The quiet crisis of long-term unemployment
The surge in unemployment that accompanied stay-at-home orders last spring — a surge that raced past the peak unemployment of the recession a decade ago — faded quickly. It was not, however, the perfectly V-shaped decline that President Donald Trump predicted. Instead, the decrease in unemployment has slowed over the past several months.
That’s largely because much of the immediate spike in unemployment was a function of temporary layoffs. Being temporary, many of those employees have gone back to work. The number of people permanently unemployed, though, has been fairly flat since August. That month, the number reached 3.3 million. In February, it was 3.5 million, essentially unchanged from January.
The result of the combination of unemployment declining as permanent layoffs holding steady is that the percent of unemployed people who are permanently out of work has climbed. About 35 percent of those out of work have lost their jobs permanently.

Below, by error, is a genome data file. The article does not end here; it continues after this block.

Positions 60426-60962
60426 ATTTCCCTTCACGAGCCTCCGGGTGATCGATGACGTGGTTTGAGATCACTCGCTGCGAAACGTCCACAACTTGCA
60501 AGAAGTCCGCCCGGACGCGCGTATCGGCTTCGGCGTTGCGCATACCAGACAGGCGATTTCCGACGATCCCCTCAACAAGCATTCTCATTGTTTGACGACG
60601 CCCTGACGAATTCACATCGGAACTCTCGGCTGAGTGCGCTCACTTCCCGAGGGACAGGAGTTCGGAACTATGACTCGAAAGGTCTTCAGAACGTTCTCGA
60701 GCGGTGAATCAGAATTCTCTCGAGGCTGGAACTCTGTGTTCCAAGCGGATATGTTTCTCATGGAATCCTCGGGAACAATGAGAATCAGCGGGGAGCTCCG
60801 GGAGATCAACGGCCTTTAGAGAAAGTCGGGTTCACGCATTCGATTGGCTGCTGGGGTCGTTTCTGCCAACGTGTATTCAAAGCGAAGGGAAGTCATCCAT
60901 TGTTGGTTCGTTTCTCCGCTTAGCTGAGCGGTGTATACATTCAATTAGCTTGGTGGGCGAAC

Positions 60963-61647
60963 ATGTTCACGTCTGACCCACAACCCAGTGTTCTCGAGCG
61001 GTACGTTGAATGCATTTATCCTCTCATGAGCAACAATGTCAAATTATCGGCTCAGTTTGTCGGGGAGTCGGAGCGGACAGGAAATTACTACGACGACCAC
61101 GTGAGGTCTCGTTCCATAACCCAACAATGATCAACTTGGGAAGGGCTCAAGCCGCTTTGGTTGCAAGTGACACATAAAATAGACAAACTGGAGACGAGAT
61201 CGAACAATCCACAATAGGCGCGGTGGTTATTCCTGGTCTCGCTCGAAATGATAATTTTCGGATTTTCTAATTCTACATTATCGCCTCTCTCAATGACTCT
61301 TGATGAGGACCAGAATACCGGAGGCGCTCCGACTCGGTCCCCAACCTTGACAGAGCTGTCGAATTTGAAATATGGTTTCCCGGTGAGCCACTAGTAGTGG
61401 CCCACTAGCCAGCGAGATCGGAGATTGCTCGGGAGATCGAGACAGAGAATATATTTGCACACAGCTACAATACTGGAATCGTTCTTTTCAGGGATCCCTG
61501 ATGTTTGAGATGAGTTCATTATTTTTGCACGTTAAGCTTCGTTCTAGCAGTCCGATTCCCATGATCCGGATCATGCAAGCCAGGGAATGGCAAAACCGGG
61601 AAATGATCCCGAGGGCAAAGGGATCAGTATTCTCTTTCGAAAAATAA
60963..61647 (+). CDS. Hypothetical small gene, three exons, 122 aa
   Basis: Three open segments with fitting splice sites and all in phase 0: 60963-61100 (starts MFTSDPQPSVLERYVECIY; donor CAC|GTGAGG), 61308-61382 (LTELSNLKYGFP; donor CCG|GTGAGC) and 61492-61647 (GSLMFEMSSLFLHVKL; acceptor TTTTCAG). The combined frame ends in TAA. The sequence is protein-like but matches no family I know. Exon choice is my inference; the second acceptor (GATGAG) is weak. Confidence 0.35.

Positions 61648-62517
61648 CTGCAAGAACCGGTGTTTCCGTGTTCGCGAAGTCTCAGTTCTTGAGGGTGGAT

As the number of people who have permanently lost work has remained flat, the number of people who have been out of work for 27 weeks or more has climbed. There’s an understandable relationship between the two: months after the number of permanently unemployed people rises, so does the number who have been out of work for an extended period of time.
In February, 4.1 million Americans had been out of work for at least 27 weeks, 41.6 percent of all of those who are out of work.
That so many people have been out of work for so long is driving up the average duration of unemployment. In February, the average duration that unemployed Americans had been out of work was 27.6 weeks. The median duration — the figure at which half of the unemployed have been out of work longer and half shorter — was only 18.3 weeks. What that means is that there are a lot of people who have been out of work for a substantially longer period of time, pulling the average higher.
It’s important context for the news that a deal had been reached in Congress to extend enhanced unemployment benefits through September at a lower rate ($300 instead of $400). Among other things, it reflects concern about the duration of the unemployment crisis as well as the depth.
The end of September is 30 weeks from now — or just a bit longer than the average duration that people who are currently out of work have been unemployed already.